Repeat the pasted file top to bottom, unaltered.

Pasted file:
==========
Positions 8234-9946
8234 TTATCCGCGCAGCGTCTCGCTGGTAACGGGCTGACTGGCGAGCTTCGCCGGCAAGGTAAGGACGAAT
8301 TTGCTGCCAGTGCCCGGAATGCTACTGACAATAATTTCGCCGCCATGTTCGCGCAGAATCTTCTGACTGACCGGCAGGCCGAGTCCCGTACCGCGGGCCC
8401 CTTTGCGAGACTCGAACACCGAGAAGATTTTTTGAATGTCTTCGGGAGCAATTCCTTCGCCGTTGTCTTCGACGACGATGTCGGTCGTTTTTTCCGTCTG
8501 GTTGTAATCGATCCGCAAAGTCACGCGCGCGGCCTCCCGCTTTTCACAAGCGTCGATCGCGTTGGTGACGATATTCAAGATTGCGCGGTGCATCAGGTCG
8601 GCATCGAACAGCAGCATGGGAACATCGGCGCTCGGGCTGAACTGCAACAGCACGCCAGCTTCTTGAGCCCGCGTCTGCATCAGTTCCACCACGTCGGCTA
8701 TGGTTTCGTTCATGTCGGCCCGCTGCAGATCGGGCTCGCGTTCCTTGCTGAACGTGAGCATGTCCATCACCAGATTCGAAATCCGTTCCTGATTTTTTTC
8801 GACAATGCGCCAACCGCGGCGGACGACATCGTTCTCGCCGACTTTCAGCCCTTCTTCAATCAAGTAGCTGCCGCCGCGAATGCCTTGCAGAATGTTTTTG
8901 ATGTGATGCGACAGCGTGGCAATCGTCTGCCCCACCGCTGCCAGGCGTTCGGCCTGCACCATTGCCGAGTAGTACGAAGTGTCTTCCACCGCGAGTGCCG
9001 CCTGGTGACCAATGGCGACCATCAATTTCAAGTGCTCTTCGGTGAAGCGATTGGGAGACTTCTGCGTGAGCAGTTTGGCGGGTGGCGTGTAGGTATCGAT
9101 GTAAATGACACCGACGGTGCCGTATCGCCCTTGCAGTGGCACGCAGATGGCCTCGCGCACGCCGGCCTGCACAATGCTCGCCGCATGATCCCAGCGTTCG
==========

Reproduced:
Positions 8234-9946
8234 TTATCCGCGCAGCGTCTCGCTGGTAACGGGCTGACTGGCGAGCTTCGCCGGCAAGGTAAGGACGAAT
8301 TTGCTGCCAGTGCCCGGAATGCTACTGACAATAATTTCGCCGCCATGTTCGCGCAGAATCTTCTGACTGACCGGCAGGCCGAGTCCCGTACCGCGGGCCC
8401 CTTTGCGAGACTCGAACACCGAGAAGATTTTTTGAATGTCTTCGGGAGCAATTCCTTCGCCGTTGTCTTCGACGACGATGTCGGTCGTTTTTTCCGTCTG
8501 GTTGTAATCGATCCGCAAAGTCACGCGCGCGGCCTCCCGCTTTTCACAAGCGTCGATCGCGTTGGTGACGATATTCAAGATTGCGCGGTGCATCAGGTCG
8601 GCATCGAACAGCAGCATGGGAACATCGGCGCTCGGGCTGAACTGCAACAGCACGCCAGCTTCTTGAGCCCGCGTCTGCATCAGTTCCACCACGTCGGCTA
8701 TGGTTTCGTTCATGTCGGCCCGCTGCAGATCGGGCTCGCGTTCCTTGCTGAACGTGAGCATGTCCATCACCAGATTCGAAATCCGTTCCTGATTTTTTTC
8801 GACAATGCGCCAACCGCGGCGGACGACATCGTTCTCGCCGACTTTCAGCCCTTCTTCAATCAAGTAGCTGCCGCCGCGAATGCCTTGCAGAATGTTTTTG
8901 ATGTGATGCGACAGCGTGGCAATCGTCTGCCCCACCGCTGCCAGGCGTTCGGCCTGCACCATTGCCGAGTAGTACGAAGTGTCTTCCACCGCGAGTGCCG
9001 CCTGGTGACCAATGGCGACCATCAATTTCAAGTGCTCTTCGGTGAAGCGATTGGGAGACTTCTGCGTGAGCAGTTTGGCGGGTGGCGTGTAGGTATCGAT
9101 GTAAATGACACCGACGGTGCCGTATCGCCCTTGCAGTGGCACGCAGATGGCCTCGCGCACGCCGGCCTGCACAATGCTCGCCGCATGATCCCAGCGTTCG